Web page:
Excuse me for a second, but what the fuck?
Again, I don’t have a problem with someone in Santana’s family being upset with her sexuality. In fact, I think that’s a good idea since we’ve already seen the supportive route with Burt. But where this episode gets it totally wrong is that it assumes that the shock from abeula’s reaction is more important than all the groundwork the writers should have laid to get there. No matter what Burt’s ultimate reaction would have been to Kurt’s sexuality, his relationship with Blaine, whatever, it would have felt at least somewhat earned because the series took the time to introduce us to him and how he thinks. But here, the writers skip all the characterization so that they can throw us into a moment that makes us feel overly sympathetic for a character we already cared about to begin with. Glee is a series defined by moments, but rarely has the series so majorly screwed up one for a character/story this compelling because the writers chose the impact of an individual moment over the substance of introducing and developing characters to earn that moment. So cheap, and so stupid.
I don’t expect the writers of Glee to have much patience. They never have. But I guess they roped me into a false sense of security with how they handled Kurt’s sexuality and identity issues over a longer period of time and frankly, are still working on them. So I expected something at least as partially focused in regard to Santana. Unfortunately, I was very, very wrong. This season ignored Santana’s sexuality for a few episodes then rushed through a storyline that should have taken at least four or five episodes so that they could construct cheap, shocking moments to get a rise out of its shrinking audience.
Along the way, it turned Santana into a passive bystander in her own coming out and shaped Finn into a creepy genius guy who really, really cares about the women he has sex with and can help them find peace. Worst of all, Glee took itself way too seriously when it needed to step back for a second (Finn’s “plan”) and then didn’t treat itself with enough respect when it was a necessity to do so (the abuela scene, the Katy Perry performance). But that’s okay everyone, because it’s time for Sectionals! Conflict! Ugh.
- The destruction of Santana’s story was the most egregious and damaging part of this episode, but that doesn’t mean anything else was very good. “Kissed” brought the end of the election story already, with no relevance or quality whatsoever. Remember when we thought that the election would provide quality character material for Brittany, Rachel and Kurt? Well, Brittany’s campaign became a horrible joke, Rachel bowed out and then cheated for Kurt and Kurt wanted to rid the world of dodgeball. I think Rick the Stick came out on the best end of all of this, right?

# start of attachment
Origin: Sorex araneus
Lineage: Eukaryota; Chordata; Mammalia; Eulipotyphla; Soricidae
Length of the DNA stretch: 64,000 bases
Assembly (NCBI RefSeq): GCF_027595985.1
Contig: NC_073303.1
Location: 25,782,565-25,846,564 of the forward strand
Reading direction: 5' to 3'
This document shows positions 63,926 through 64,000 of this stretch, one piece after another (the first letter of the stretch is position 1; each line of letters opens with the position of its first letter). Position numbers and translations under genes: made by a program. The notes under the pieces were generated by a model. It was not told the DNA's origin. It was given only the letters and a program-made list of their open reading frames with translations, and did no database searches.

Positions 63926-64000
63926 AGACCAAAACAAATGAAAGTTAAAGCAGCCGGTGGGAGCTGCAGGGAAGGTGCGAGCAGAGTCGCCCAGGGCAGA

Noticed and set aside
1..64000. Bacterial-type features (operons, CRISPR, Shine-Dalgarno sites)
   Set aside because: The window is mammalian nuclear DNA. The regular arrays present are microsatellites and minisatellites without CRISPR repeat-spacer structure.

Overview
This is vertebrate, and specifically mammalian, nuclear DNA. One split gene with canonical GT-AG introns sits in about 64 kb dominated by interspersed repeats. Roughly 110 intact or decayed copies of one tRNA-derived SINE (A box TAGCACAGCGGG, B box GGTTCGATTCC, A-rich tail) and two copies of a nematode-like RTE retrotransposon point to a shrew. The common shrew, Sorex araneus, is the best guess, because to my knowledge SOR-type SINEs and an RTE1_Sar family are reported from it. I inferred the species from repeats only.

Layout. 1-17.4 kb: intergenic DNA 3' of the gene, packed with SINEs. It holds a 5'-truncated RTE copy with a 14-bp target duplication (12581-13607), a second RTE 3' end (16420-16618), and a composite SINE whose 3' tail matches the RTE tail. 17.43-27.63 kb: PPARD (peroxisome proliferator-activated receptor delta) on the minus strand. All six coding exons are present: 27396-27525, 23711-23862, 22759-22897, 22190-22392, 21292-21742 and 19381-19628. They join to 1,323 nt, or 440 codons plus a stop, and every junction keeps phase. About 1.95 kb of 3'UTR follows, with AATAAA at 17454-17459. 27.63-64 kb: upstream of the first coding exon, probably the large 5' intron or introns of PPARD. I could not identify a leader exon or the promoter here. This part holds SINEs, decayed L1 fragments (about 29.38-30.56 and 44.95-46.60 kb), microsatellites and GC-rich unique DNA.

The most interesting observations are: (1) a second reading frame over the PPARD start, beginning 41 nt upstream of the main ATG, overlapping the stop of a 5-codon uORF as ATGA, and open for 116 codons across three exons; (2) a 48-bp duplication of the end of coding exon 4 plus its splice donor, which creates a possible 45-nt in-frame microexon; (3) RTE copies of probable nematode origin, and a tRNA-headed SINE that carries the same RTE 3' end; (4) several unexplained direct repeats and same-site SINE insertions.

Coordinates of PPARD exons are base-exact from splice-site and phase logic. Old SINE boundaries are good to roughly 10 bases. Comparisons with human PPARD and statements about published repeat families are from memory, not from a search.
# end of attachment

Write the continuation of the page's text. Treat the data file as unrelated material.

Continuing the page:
- The “adult election” ended up being one of the most inert stories the series has ever done, which is both a positive and a negative, I guess. It’s good that we didn’t have to deal with Sue running for office for 15 episodes, but how ridiculous is it that we had to spend any time on it now that we see it was all a set up for a love triangle between Sue, Cooter and Coach Beiste? That’s next-level storytelling right there.
- There was also more material with Puck, Shelby and Quinn. The baby-napping is apparently over, so now Quinn just wants to have sex with anyone in sight, but preferably Puck. Right. Although I kind of liked the scene where Puck verbally undressed Quinn and her issues, I just love it when the writers wipe away 50 episodes of terrible storytelling as “character development.” They’ve done it twice now with Quinn this season and so apparently we’re just going to keep hearing that she’s “messed up and has been for three years” until Dianna Agron kills Ryan Murphy to get out of her contract. Stay strong, Dianna.
- Puck and Shelby is annoying me less than it is most people, if only because both actors are doing solid work despite the awful circumstances. Teacher-student relationships are the worst, but this isn’t the worst iteration of it I have ever seen. At least Mark Salling has something to do.
- Rachel’s suspended for Sectionals. Who cares. That opens the door for Sam’s return, which I am, for some reason, excited about. I can’t wait to see how his seventh brain transplant looks.